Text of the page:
After an earthquake hits, there’s a lot of seismic activity in the region. By using this to find the b value in historical data, Stefan was able to find a pattern. If the b value increased after an earthquake then the likelihood of a big follow-up event would be lower.

Interviewee: Stefan Wiemer

But the more interesting thing is really that the sequences that are unusual, that have a lower b value where this parameter drops, they are then the ones that are followed by even bigger events.

Interviewer: Nick Howe

This predictable change in b value allowed Stefan to create a traffic light system to suggest the threat of a bigger follow-up earthquake. As you might expect, red means that a bigger quake coming is more likely.

Interviewee: Stefan Wiemer

If the b value really has dropped by more than 10% from before, we would call it a red event. If it has increased by more than 10%, we’ll call it a green phase. And sort of in between, we call it an orange phase where it’s still a bit undecided how things will develop.

Interviewer: Nick Howe

Stefan tested this traffic light system on data from 58 previous earthquakes and found it was pretty good at predicting what was going to happen next.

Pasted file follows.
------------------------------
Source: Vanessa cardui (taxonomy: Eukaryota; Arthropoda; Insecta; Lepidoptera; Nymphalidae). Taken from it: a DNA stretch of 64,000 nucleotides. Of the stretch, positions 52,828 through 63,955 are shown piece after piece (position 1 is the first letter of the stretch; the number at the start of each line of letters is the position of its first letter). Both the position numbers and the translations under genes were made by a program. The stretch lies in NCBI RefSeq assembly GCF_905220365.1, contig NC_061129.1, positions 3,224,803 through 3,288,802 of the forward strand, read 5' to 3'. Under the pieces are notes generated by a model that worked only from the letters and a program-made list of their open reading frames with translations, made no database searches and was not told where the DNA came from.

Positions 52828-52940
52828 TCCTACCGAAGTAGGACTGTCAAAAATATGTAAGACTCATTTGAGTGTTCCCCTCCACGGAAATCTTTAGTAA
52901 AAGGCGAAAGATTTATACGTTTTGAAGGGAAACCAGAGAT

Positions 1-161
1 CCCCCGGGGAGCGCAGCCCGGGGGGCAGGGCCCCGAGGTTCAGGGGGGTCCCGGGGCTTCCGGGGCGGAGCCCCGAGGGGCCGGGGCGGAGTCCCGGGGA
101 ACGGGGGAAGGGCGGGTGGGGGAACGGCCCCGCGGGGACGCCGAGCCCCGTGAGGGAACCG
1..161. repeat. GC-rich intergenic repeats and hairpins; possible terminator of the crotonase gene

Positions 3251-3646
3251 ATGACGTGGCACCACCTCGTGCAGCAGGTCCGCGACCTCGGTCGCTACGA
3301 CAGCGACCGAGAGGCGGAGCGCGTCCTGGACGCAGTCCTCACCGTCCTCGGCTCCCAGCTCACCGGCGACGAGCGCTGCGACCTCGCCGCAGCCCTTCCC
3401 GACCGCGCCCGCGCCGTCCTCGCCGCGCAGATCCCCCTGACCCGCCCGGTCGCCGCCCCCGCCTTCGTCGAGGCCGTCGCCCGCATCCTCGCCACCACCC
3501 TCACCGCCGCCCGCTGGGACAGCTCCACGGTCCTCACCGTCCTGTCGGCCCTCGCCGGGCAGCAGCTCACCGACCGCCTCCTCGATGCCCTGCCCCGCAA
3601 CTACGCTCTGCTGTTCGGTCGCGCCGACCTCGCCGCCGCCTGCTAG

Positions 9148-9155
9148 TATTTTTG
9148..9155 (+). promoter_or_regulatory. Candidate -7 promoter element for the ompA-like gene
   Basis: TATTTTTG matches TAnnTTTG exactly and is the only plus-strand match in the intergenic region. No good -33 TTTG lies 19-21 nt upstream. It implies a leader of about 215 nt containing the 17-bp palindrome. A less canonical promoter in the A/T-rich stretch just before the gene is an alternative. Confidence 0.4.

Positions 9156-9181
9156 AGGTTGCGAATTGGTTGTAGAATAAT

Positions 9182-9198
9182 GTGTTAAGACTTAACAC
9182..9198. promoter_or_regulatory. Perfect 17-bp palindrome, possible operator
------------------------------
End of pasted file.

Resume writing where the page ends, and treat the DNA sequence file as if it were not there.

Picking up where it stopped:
Interviewee: Stefan Wiemer

From these events we only missed one, so that’s good news that we didn’t have right, so in total we call it a classification accuracy of 95 per cent, which is a pretty good value, I would say.

Interviewer: Nick Howe

Stefan also showed that this system can be employed quickly. Sometimes, as with the case in Italy, these quakes can be months apart. But even when they were hours apart, the traffic light system still worked. But, of course, Stefan’s traffic light system has only been tested on archive data, and would have to be tried out in the messy reality of a real earthquake, where quality data may be hard to come by. Emily Brodsky, a seismologist at the University of California, Santa Cruz, who wasn’t associated with this work, thinks we won’t really know whether Stefan’s approach works until it’s used on a real earthquake.